- I agree with Miss America [could she be any perkier?] — she wants mandatory Internet safety classes for kids.
- The Guardian's website has a new Science section, very useful when mass media (the Beeb, sheesh) and politicians push nonsense like concerns about WiFi.
- AJAX is a technology underpining many dynamic web 2.0 apps, so it's good to see this accessify post suggesting that the well-used Screen reader JAWS is including language about support for AJAX in it's next version.
- When web accessibility is not your problem (MP3, 28MB) - Joe Clark [session notes]
- Scott Karp: Online Publishers Need To Stop Selling Space.
Google doesn’t sell any space. It sells user intentions, i.e. what’s on people’s minds. And that’s a scare resource — there’s a finite number of people thinking about buying a digital camera today.
So what else is a scarce resource online? Locality.
NYT: Microsoft Offers a Web-Based Strategy
“We’re not moving toward a world of thin computing,” said Steven A. Ballmer, Microsoft’s chief executive, referring to systems in which simple processing takes place on a PC, but more complex processing is moved to a centralized computer through a network connection. “We’re moving toward a world of software plus services.” Nearly every Microsoft software application will be transformed with the addition of a Web-services component within 3 to 10 years, he said.
Even as Microsoft says it's defending its home turf, the company is of course trying to aggressively compete in the world of search and online advertising, which is Google's core franchise. Recent purchases of aQuantive/Atlas (for $6 billion) and AdECN, as well as high profile deals with Facebook and Digg, show how serious Microsoft is about being a major player in both arenas ... my guess is that "3 to 10 years" is too long for Microsoft to wait to web-enable its critical applications; because by then the free, online options will be much better.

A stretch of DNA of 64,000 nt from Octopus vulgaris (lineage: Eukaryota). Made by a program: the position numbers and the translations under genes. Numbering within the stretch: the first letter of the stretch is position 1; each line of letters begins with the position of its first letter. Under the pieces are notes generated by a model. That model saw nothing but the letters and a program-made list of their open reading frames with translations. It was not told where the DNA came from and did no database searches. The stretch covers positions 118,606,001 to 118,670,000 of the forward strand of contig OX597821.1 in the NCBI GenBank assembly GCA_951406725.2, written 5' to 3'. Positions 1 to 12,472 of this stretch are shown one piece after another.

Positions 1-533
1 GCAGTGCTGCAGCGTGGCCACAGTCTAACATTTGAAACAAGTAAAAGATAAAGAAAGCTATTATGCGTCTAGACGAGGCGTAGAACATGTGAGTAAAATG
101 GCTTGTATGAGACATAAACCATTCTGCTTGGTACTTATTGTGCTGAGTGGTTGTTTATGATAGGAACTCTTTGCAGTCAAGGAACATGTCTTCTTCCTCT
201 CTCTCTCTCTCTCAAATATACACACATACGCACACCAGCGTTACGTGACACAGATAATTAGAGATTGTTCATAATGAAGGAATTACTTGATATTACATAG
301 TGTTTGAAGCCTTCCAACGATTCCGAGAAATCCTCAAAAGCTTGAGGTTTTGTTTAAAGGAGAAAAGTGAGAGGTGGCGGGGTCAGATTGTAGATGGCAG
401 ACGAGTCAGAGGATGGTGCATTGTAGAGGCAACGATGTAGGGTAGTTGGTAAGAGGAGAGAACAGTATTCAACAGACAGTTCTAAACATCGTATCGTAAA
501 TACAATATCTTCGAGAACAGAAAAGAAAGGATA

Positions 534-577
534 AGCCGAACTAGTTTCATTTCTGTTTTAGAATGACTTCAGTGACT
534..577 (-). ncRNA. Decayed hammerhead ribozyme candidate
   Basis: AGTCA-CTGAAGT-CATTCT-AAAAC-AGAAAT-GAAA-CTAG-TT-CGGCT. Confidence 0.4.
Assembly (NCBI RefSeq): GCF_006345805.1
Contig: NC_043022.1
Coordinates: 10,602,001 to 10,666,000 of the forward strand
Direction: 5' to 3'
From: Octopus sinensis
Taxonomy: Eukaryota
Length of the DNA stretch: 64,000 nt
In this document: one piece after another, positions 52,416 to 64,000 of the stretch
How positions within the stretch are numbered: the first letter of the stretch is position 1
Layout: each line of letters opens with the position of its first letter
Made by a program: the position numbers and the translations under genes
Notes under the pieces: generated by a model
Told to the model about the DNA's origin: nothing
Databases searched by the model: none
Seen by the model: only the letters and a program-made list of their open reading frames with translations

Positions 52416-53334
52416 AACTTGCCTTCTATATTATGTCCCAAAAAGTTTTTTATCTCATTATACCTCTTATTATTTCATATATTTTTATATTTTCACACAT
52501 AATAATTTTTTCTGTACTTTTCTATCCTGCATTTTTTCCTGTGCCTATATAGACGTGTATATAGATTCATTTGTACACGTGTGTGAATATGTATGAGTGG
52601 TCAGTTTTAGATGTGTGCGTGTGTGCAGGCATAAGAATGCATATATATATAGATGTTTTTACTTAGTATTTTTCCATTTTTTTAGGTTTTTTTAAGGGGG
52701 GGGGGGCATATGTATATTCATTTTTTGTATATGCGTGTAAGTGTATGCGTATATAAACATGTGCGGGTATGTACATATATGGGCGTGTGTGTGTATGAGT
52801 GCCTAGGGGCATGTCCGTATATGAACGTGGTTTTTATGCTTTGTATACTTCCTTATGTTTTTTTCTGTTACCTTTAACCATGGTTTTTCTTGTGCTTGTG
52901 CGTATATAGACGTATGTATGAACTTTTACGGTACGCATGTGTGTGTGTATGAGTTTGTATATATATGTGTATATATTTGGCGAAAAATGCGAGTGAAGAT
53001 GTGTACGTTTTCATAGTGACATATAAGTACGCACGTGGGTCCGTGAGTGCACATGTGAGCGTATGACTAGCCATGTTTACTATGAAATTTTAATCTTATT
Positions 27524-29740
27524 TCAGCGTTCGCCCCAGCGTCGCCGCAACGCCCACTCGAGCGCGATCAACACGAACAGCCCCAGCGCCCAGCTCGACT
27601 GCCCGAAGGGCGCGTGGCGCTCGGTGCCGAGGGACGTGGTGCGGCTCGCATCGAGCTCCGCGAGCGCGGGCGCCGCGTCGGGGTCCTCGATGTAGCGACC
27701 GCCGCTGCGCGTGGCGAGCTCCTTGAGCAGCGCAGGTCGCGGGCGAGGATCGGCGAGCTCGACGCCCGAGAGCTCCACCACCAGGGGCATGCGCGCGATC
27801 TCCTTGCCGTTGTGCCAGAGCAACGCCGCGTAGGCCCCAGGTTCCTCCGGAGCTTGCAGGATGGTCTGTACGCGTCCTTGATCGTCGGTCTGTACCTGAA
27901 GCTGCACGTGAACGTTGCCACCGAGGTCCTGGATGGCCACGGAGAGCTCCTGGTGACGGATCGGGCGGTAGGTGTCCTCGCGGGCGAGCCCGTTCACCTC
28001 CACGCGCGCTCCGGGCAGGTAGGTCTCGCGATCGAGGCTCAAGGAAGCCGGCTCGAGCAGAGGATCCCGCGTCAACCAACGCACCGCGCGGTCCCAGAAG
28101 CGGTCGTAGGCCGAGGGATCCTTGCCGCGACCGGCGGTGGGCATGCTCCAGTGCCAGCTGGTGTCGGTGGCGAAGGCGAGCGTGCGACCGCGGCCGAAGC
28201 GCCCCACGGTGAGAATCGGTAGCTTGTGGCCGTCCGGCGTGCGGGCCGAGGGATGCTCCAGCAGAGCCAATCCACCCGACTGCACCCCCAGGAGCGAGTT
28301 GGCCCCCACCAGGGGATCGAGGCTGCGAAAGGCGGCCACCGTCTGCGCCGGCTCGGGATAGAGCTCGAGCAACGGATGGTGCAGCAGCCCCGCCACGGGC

If you missed it, Clive Anderson's great take on The Wikipedia Story is still on Radio 4's website
The NeoConservative Oliver Kamm responded on his blog and distilled the objectors - to them, Wikipedia represents "an anti-intellectual exercise".
(Gawd knows what's going on with the BBC at the moment. Withdrawn digital services + the complicated sounding iplayer. And have you used their website search lately? Whenever I've used it it consistently fails the same comparison test against Google that DirectGov does)
Search Wikia is Jimmy Wales' latest.
Our Four Organizing Principles (TCQP) - the future of Internet Search must be based on:
- 1. Transparency - Openness in how the systems and algorithms operate, both in the form of open source licenses and open content + APIs.
- 2. Community - Everyone is able to contribute in some way (as individuals or entire organizations), strong social and community focus.
- 3. Quality - Significantly improve the relevancy and accuracy of search results and the searching experience.
- 4. Privacy - Must be protected, do not store or transmit any identifying data.
Active areas of focus:
- Social Lab - sources for URL social reputation, experiments in wiki-style social ranking.
- Distributed Lab - projects focused on distributed computing, crawling, and indexing. Grub!
- Semantic Lab - Natural Language Processing, Text Categorization.
- Standards Lab - formats and protocols to build interoperable search technologies.